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Tag: Vogue Italia

Ones to Watch: Phillip Prokopiou

Reading Time: 4 minutes Famously described by Susan Sontag in her 1964 essay Notes on ‘Camp’ as “a sensibility (as distinct from an idea)”, the appreciation of camp was born out of artifice and opulence, a vulgar fascination with theatrical exaggeration. And while it has long been tied up with LGBTQI culture, it has become a compelling way to convey messages without limits. “To me, camp is a very powerful thing,” says Phillip Prokopiou. “It’s a form of satire – a way to exaggerate and ridicule things that are very serious.” Prokopiou, a South Africa-born, London-based photographer behind an eponymous studio, which he co-founded with his partner-in-life-and-art Panagiotis Poimenidis, has long been fascinated with the power of kitsch to communicate our deepest hopes, fears and fantasies – whether they manifest in the form of a moustachioed Virgin Mary (stage name: Virgin Xtravaganzah) sitting chastely in the glow of ‘Gawd’’s glory, or an otherworldly extraterrestrial gazing into the distance.

Eva O’Leary wins the Hyères Festival photographie grand prix

Reading Time: 5 minutes “The whole jury was in agreement that Eva has a very strong vision and that her work is characterised by a consistency both in aesthetic and content, since the concepts explored are the hot topics of our contemporary society,” says Alessia Glaviano, senior photo editor on Vogue Italia and member of the Hyères Festival photography jury this year – which has awarded the grand prix to Eva O’Leary. The New York-based photographer has won with a series called Spitting Image, which shows American girls aged 11 to 14 photographed while looking at themselves in a mirror. A project involving both photographs and videos, Spitting Image shows both the girls’ discomfort with being put in front of the lens, and the ways in which they – and others – present themselves for the camera.

Post-Soviet visions from a new generation of image-makers

Reading Time: 3 minutes What does Eastern Europe look like 25 years after the fall of Communism? And how do young image-makers there see it? Calvert 22 is investigating, with an exhibition titled Post-Soviet Visions: image and identity in the new Eastern Europe. Curated by Ekow Eshun, creative director of Calvert 22 Foundation, and freelance writer and curator Anastasiia Fedorova, the exhibition includes work by 14 emerging photographers born in Eastern Europe and Russia – Armen Parsadanov, David Meskhi, Dima Komarov, Genia Volkov, Grigor Devejiev, Hassan Kurbanbaev, Ieva Raudsepa, Jędrzej Franek, Masha Demianova, Michal Korta, Patrick Bienert & Max von Gumppenberg, Paulina Korobkiewicz, and Pavel Milyakov.

The shortlist is out for the Hyères Festival photographie grand prix

Reading Time: 3 minutes It’s one of the most interesting prizes for emerging photography, with previous winners including Sølve Sundsbo, Anouk Kruithof, and Lorenzo Vitturi – it’s the Grand prix du jury photographie at the International Festival of Fashion, Photography and Fashion Accessories in Hyères and the 2018 finalists are: Eva O’Leary (Ireland, USA), Teresa Eng (Canada), Pascale Arnaud (France), Laetitia Bica (Belgium), Sarah Mei Herman (Netherlands), Allyssa Heuse (Philippines, France), Jaakko Kahilaniemi (Finland), Csilla Klenyánszki (Hungary), Sanna Lehto (Finland), and Aurélie Scouarnec (France). The ten shortlisted photographers will present their work at a group show at the Villa Noailles from 26 April-27 May; the winner will be announced during the festival, which takes place from 26-30 April.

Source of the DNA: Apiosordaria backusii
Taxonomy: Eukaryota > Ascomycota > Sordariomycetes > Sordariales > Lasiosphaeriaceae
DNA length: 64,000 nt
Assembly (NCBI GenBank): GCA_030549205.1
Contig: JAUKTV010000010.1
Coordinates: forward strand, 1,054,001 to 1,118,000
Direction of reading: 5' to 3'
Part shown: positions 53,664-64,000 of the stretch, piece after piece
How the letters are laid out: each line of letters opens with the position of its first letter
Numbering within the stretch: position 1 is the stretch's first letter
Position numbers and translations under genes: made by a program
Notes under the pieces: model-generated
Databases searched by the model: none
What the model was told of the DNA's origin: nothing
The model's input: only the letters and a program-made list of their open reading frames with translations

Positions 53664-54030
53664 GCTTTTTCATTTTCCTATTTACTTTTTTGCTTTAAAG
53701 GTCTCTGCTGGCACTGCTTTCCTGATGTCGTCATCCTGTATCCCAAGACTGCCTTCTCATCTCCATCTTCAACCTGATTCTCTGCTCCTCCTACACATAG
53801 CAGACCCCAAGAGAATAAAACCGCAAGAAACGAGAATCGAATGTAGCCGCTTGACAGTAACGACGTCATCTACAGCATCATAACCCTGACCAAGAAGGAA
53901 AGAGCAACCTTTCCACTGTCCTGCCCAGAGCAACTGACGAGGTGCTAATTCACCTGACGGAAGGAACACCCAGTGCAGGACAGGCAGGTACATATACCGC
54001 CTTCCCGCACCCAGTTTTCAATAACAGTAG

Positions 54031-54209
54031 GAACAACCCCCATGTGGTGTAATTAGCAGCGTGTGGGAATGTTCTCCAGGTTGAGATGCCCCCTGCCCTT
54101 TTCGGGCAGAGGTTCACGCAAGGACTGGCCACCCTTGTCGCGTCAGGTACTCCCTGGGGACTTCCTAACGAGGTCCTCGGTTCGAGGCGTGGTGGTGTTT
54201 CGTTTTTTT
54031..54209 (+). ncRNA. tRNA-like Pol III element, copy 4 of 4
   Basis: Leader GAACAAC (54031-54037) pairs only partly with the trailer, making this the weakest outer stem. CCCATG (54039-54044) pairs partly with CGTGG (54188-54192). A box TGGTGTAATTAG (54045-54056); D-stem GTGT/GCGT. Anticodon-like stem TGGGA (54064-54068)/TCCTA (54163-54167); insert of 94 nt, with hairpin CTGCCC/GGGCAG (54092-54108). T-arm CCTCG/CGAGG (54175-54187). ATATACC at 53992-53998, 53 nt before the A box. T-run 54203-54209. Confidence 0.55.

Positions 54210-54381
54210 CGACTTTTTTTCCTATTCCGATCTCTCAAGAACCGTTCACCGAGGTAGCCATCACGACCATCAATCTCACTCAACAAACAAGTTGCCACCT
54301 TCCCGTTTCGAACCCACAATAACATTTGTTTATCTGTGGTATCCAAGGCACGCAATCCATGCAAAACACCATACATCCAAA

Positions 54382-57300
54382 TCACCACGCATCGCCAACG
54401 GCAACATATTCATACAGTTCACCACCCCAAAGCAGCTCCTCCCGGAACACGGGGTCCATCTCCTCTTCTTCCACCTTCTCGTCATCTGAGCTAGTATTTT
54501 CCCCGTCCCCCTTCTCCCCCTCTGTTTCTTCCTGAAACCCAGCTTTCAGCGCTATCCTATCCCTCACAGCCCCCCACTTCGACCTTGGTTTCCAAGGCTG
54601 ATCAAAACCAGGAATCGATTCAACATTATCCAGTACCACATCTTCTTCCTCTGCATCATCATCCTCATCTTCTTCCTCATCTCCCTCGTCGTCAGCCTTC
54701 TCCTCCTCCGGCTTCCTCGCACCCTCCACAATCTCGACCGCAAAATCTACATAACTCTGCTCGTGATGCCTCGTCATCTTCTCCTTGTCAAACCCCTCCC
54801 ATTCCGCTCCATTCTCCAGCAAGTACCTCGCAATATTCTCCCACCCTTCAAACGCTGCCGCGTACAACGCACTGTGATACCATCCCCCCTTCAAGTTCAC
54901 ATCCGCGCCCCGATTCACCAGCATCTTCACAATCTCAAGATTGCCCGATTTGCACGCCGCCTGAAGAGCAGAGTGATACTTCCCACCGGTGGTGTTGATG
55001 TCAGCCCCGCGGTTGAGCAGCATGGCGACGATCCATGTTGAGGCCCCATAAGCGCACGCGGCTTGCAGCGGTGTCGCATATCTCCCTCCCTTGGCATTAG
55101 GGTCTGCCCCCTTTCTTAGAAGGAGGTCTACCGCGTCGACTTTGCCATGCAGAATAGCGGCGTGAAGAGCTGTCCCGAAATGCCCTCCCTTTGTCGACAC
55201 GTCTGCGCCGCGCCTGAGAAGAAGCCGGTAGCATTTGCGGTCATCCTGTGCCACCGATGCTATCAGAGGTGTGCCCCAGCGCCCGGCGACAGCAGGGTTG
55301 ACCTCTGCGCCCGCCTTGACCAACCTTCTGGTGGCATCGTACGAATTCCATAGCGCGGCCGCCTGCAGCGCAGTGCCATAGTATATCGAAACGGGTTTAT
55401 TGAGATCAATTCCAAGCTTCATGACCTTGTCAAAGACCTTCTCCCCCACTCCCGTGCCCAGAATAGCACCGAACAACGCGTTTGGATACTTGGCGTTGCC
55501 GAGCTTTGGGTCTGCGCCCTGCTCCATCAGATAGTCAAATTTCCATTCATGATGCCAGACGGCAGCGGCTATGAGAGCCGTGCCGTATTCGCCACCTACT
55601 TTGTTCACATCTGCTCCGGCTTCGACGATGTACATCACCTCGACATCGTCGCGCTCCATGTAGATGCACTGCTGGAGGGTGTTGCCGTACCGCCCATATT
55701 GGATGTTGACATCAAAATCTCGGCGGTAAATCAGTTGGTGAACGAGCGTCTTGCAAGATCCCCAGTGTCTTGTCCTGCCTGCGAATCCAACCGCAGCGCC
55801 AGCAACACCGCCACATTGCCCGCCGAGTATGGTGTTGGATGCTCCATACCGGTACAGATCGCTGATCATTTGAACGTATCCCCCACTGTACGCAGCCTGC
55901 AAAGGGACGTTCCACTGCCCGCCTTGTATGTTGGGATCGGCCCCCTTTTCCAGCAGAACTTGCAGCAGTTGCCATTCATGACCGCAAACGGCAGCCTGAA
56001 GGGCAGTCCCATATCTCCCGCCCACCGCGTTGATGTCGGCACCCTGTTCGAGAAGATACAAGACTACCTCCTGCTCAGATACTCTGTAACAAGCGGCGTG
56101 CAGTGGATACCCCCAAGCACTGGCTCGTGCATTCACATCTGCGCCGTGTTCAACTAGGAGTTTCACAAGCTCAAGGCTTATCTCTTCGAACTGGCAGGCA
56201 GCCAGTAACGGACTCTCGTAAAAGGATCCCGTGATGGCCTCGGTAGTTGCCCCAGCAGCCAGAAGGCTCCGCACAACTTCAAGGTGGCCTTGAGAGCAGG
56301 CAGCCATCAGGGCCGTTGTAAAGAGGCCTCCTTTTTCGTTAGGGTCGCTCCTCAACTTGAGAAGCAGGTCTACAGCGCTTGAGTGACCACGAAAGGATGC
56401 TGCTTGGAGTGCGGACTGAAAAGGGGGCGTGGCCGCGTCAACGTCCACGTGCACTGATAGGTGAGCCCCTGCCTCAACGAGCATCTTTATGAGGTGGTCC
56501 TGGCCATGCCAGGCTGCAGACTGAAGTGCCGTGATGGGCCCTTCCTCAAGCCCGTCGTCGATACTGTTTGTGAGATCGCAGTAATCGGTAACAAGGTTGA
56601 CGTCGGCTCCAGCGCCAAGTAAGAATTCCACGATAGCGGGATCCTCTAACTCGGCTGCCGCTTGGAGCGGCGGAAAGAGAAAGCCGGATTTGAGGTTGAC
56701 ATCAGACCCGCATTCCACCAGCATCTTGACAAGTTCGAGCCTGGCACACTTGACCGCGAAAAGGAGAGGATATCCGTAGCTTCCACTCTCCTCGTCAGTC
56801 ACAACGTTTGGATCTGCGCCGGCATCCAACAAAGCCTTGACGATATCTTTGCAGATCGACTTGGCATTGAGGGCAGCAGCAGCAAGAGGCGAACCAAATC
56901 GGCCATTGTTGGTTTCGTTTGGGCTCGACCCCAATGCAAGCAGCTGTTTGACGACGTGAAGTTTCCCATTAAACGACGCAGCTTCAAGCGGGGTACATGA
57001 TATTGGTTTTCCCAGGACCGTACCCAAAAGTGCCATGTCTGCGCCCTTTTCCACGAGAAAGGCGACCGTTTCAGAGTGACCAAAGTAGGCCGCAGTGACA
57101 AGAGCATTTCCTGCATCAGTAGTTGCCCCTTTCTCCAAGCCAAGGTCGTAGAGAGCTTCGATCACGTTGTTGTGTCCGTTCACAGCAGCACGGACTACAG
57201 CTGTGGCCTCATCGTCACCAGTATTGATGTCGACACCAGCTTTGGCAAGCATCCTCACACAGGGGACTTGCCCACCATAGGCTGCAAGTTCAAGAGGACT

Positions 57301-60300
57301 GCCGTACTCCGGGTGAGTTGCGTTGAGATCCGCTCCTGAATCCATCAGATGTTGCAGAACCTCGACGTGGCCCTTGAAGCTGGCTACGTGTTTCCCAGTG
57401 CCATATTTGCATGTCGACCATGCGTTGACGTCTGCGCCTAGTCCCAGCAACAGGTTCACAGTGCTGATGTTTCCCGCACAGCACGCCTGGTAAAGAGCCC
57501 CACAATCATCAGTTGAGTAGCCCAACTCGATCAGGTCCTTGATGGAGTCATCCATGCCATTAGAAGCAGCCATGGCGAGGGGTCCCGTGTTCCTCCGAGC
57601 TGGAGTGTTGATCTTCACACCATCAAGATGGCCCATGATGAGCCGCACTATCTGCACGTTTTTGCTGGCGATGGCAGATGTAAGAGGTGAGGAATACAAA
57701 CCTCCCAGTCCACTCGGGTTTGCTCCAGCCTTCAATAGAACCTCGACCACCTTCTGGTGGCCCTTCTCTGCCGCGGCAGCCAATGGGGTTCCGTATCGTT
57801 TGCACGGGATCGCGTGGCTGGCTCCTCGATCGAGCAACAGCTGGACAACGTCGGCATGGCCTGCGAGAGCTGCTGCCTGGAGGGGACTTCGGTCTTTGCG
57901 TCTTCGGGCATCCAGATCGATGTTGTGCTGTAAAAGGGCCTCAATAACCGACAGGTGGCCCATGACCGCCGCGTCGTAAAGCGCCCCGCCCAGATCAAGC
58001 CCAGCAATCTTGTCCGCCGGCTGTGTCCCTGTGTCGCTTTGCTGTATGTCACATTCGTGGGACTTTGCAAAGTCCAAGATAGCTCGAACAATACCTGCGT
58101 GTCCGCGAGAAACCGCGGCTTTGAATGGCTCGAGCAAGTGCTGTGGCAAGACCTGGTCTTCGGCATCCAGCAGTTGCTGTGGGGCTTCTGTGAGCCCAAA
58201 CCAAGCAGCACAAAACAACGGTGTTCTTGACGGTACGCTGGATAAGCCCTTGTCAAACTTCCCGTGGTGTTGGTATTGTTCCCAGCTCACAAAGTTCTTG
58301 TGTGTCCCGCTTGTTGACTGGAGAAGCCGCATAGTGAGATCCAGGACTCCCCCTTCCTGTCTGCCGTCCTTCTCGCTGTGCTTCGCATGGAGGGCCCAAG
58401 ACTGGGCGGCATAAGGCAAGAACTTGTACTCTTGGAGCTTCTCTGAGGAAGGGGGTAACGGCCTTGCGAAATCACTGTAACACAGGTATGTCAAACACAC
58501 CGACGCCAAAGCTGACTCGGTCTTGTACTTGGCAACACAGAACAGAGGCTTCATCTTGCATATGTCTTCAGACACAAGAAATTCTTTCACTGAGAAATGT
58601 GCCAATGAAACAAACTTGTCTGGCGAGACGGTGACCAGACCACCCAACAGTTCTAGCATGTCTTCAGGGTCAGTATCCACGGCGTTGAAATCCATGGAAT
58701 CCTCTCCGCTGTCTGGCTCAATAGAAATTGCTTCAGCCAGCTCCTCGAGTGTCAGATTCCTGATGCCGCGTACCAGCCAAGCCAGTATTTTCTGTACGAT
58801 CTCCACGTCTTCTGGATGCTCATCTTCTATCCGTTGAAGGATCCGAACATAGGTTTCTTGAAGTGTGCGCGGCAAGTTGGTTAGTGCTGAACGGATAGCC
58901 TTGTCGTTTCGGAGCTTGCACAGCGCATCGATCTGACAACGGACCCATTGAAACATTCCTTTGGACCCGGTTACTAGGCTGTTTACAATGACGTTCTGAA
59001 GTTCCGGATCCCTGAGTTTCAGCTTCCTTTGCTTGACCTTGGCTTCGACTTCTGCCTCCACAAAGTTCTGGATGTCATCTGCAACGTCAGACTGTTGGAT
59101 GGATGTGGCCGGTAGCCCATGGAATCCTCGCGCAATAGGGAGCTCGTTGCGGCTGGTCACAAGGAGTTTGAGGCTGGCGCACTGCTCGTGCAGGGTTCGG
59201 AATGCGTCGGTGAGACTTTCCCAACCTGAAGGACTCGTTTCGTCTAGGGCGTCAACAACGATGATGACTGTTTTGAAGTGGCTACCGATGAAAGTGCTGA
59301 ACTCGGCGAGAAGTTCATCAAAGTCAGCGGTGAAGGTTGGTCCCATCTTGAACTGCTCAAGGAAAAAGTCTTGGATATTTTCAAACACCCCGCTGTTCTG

"The feeling for light" – Paolo Roversi on photography

Reading Time: 9 minutes “The first time my American agent came here, she said ‘I can’t believe you do all these pictures in this little room’,” laughs Paolo Roversi as he looks around the modest space he’s used as his studio for more than three decades. The Italian remains one of the world’s most sought-after fashion photographers, having forged his reputation during the mid-1980s shooting inspired catalogues for designers such as Comme des Garçons and Yohji Yamamoto, in an age when creatives were given unparalleled freedom of expression. Yet his studio is just a room in an unremarkable building in a nondescript arrondissement of southern Paris, furnished with battered chairs and old blankets. He wouldn’t have it any other way.

Ones to Watch: Leonard Suryajaya

Reading Time: 3 minutes Growing up surrounded by oppression in a country where violent religious and ethnic clashes were commonplace and close at hand, Suryajaya was constrained by strict traditional and conservative values that condemned homosexuality. He needed to get out. He turned 18, alone, on a flight bound for the United States, leaving behind his family and his old life in Indonesia.

Ones to Watch: Farah Al Qasimi

Reading Time: 3 minutes With a Lebanese-American mother and an Emirati father, Farah Al Qasimi has lived much of her life between the United States and Abu Dhabi, where she grew up. Now completing a Master of Fine Arts at Yale, she is still oscillating between her two home nations, and producing work that explores home, belonging, representation and clarity.

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